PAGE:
The lunch was on a Friday. It was great fun catching up with a lovely group of people and then heading off to enjoy the weekend. From my experiences lots of offices are empty on a Friday as a slew of people choose to ‘work from home’ (don’t worry – I won’t tell). For me, Friday is a good day to strengthen the social fabric that is woven throughout a great place to work; I’d like to see more people lunching together more often.

I digress.

Time Stands Still

“Summer’s going fast, Nights growing colder
Children growing up, Old friends growing older
Experience slips away”

It is late Sunday afternoon on January 22nd 2012 and my phone rings. One of my Sisters wants to know if I’ve heard from Dad, ‘he was due to pop round and he hasn’t showed’. Carole, Keira and I were just diving into a local restaurant for a family meal and I said I’d call him and check in afterwards. As we left the restaurant the phone rang again. This time it was my Brother in law, Steve. ‘Doug, I’m at your Dad’s place, sorry to have to tell you he is dead’.

Suddenly you were gone.

I took Carole and Keira home and headed off. The police came round to Dad’s to satisfy themselves there were no suspicious circumstances surrounding his death and then left. I encouraged Steve to head on home to be with his family and I waited for the coroner’s ambulance to come and take Dad’s body away. That was a weird few hours sitting in an empty old house, listening to it move and sigh like an old building does.

Prime Mover

“From the point of conception, To the moment of truth
At the point of surrender, To the burden of proof
From the point of ignition, To the final drive
The point of the journey is not to arrive
Anything can happen…”

Functions sometimes get in the way of feelings, and so it was as funeral and other plans were made. Dad died intestate, so I steeled myself for the mountain of paperwork that began to accumulate. The family and friends supported each other well through this time, and I had given my commitment to Dad that I would take responsibility for his affairs. This period of time was tough, I found it almost impossible to keep the business going and take care of family business to the point where I suffered a bizarre physical breakdown. My right knee stiffened and blew up like a balloon. My right arm and chest ached like I’d never felt before and for a few weeks I could barely get about. I was scared.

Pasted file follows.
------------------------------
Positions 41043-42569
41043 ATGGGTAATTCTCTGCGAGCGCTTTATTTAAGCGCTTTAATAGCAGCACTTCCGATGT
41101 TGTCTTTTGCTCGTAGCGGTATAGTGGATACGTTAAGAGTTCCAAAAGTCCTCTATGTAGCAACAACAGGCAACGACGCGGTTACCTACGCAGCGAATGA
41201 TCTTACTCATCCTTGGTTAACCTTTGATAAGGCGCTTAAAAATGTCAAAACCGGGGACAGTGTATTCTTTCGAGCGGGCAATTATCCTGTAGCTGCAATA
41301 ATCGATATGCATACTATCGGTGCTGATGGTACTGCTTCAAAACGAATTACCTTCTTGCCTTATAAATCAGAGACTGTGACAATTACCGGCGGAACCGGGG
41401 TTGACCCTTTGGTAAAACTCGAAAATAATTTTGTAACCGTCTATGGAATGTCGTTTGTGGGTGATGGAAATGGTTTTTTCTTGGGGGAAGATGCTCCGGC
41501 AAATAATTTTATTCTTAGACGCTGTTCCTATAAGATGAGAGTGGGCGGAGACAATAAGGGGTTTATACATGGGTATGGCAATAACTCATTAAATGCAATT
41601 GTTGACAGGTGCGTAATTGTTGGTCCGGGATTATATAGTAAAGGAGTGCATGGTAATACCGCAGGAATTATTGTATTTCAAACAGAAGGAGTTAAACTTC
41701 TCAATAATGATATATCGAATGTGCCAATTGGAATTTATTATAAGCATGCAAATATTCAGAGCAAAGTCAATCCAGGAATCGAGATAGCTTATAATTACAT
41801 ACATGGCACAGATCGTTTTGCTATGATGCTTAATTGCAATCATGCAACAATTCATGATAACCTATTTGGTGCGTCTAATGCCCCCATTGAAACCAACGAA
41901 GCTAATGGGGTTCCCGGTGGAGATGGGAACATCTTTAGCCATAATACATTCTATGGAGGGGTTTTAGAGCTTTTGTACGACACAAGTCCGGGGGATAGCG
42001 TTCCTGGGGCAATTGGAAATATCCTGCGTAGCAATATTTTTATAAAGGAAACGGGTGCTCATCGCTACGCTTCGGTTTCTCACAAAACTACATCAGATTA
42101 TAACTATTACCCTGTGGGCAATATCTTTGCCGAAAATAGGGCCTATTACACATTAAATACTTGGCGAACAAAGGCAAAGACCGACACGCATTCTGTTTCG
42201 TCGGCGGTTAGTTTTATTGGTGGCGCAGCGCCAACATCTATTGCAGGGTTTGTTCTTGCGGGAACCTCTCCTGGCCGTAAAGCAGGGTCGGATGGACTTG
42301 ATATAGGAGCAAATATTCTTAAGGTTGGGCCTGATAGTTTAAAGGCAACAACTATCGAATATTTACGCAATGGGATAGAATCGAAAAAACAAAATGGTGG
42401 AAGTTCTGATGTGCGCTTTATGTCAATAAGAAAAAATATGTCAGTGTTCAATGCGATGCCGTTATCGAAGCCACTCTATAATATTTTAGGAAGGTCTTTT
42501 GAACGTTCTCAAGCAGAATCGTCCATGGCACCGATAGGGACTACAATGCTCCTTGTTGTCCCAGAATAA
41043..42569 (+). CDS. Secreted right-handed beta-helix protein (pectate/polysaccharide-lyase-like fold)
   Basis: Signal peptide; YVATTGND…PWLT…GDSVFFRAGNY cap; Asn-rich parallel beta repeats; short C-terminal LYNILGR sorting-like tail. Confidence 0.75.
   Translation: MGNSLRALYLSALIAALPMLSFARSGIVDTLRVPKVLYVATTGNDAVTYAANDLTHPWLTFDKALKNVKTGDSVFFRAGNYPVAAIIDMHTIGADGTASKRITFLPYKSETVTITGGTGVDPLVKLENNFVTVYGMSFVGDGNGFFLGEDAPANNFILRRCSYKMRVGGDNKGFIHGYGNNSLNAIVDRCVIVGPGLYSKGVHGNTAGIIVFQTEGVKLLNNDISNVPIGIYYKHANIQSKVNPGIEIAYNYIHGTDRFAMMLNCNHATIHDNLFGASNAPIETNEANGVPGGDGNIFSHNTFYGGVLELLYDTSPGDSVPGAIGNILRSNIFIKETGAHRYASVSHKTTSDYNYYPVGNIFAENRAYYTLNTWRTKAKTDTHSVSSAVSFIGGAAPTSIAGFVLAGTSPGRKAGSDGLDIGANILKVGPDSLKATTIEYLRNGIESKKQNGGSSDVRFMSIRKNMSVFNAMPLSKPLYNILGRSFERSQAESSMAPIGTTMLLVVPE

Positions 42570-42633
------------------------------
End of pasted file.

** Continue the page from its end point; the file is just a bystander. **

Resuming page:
My physical condition was temporary and things began to improve. Through this time I took support and encouragement from many people and places. Most people aren’t aware of how important they became to me, and I want to recall one incident in particular that helped enormously.

Vital Signs

“Leave out the fiction, The fact is, this friction
Will only be worn by persistence
Leave out conditions, Courageous convictions
Will drag the dream into existence”

In November of 2011 Dad and I had talked about what the future may hold for the business. I told Dad I planned to go to America. I said I didn’t know where, to do what or how, I just knew I would.  Dad replied, ‘Go ahead and make me proud’. In March 2012 Steve Browne and I exchanged correspondence and a couple of months later I was booked to travel to Ohio for the annual state HR conference. This was pivotal for me in turning the sadness at the loss of my father into an opportunity to honour the simple exchange we had towards the end of the previous year. It also helped me get the flywheel of What Goes Around turning again.

The Big Wheel

“Wheel goes round, landing on a leap of fate
Life redirected in ways unexpected
Sometimes the odd number wins
The way the big wheel spins”

A business needs wheels to turn on. I used to think they were a little like bicycle wheels, spinning along the flat, whizzing down the hills and pushing up the other side. And they are not. The truth is that when you stop turning the business wheel, it loses momentum really quickly. And to get it started you have to put your shoulder to it and push, hard. And you need to keep going, persist, believe, persist, believe, persist. If you have the courage of your convictions, if you love people, and love who you are and why you do what you do, and if you can find a Steve Browne, you can choose to keep the big wheel turning.


“You can choose a ready guide in some celestial voice
If you choose not to decide, you still have made a choice
You can choose from phantom fears and kindness that can kill
I will choose a path that’s clear
I will choose freewill”

I choose for 2013 to be a year of useful fun and support for one another when things don’t go quite according to plan. I hope we can continue to create opportunities to better ourselves and each other, and to continue to raise a well-intended challenge when we see something ain’t going quite right. Proceed until apprehended.


Alison Chisnell – for the kind invitation to write this post.

Steve Browne (aka The President of the United States of HR) – for helping me make something magnificent happen

Neil Peart – for lyrical support

Paul Shaw – for being my Dad and for showing me, through example, that it is better to be a critical friend than to strive to be liked.